30,000 people. That’s the proposed ceiling for refugee resettlement in 2019. It is also the lowest cap since the Refugee Act was signed in 1980. I’m discouraged—the shared frustration is palpable. But this is a moment for passion to drive us into action. Here are 8 ways that we CAN support refugees. Everyone can do something.
PRAY for refugees. Without God, the refugee crisis is hopeless. Without God, we have every reason to wring our hands in worry and scream in frustration and mourn in despair. But God is real, and He does answer prayer. We can approach His throne with confidence on behalf of refugees. God is not restrained by any administration. He has the power to change the hearts of rulers. He can bring peace to war torn places. He can bring comfort and hope to those who have suffered displacement, persecution, and loss. We must pray!
EDUCATE yourself. There are many myths spread about refugees–don’t believe everything you hear and educate yourself about what’s really going on! I’ve frequently heard: “The majority of refugees are military aged men.” Nope. “Unvetted refugees are flooding our nation and we don’t even know where they’re from.” Nope. “Refugees receive more aid than our veterans.” Nope. Take the time to check reputable sources, and graciously correct those who unintentionally spread false information. Truth is vital. Here’s one starting point: The UN Refugee Agency- Figures at a Glance
ADVOCATE for refugees. Follow the example of Jesus, who unabashedly spoke truth in a spirit of grace. We must apply the wisdom of Proverbs 16:21 “…Sweetness of speech increases persuasiveness.” If we want to convince the apathetic or antagonistic to have compassion for refugees, our power of persuasion lies in graciously-spoken words.
CONTACT your legislator. Communicate your fervent desire to welcome refugees. We must prick our nation’s conscience on this. The current state of affairs must change. Info to Contact Elected Officials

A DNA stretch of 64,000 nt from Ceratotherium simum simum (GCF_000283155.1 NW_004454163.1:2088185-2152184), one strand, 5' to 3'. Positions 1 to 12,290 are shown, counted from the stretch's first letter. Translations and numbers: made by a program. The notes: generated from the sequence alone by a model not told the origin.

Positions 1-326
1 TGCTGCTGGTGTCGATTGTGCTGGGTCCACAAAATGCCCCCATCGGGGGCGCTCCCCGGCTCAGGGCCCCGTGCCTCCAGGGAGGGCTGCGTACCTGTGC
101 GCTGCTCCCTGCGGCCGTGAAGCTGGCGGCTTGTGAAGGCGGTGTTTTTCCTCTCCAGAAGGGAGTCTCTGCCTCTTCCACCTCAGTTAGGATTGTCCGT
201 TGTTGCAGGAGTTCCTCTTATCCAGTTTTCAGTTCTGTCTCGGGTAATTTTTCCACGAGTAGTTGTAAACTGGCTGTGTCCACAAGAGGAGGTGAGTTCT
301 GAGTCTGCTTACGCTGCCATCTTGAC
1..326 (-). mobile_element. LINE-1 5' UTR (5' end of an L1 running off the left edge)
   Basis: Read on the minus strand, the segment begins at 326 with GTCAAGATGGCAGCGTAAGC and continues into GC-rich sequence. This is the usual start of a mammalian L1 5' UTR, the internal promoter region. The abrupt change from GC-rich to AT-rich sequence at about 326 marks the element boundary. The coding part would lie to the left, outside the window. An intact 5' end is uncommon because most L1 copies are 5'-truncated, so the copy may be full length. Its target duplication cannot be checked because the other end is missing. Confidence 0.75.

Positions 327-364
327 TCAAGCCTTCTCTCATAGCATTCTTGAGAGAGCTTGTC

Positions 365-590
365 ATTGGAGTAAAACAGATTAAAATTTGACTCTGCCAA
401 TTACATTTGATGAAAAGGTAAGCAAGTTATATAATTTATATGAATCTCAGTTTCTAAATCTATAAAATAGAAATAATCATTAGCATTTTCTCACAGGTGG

GIVE to agencies that assist refugees. It’s frustrating when we want to offer practical support but just don’t know how to reach refugees. By giving to trusted organizations that are working on their behalf, we can offer desperately needed and practical support. For this particular issue, my favorite organization is World Relief. They work with refugees stateside and internationally.
SERVE refugees in your area. You probably have refugees living near you. It can be difficult to identify where they are—it took quite a bit of searching before I found any useful information regarding how to get involved locally. But do a little digging, and you’ll likely find ways to serve. In my area there is a need for volunteers to take refugee families to doctors appointments, teach English as a second language (ESL), tutor refugee children, network to help find job placements, etc. Think outside the box, talk with agencies who are working nearby, and consider ways you might be equipped to fill in the gaps.
BEFRIEND refugees in your area. If you are lucky enough to find them, take the time to befriend them. This is often challenging due to language barriers, but even seeing a familiar face on a frequent basis is a source of comfort as they learn to navigate a foreign country and culture. And as we strive to extend love and friendship, we must also learn how to receive from them. True relationships go both ways. It can be uncomfortable to receive generous hospitality from those we know are in need, but fight the inclination to resist. We should never rob people of the opportunity to give, since it is far more blessed to give than to receive!
FOSTER unaccompanied refugee children. There are children here who have been forced to flee their homes, are now separated from their parents, and are in a country where they do not know the language, the people, or the culture. Many states don’t offer this opportunity, but it may be available to you. Learn more here: Bethany Refugee Foster Care
Just imagine what could happen if we all committed to ONE action item on this list.
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This post was originally published on January 28, 2017. It has been edited to reflect current updates.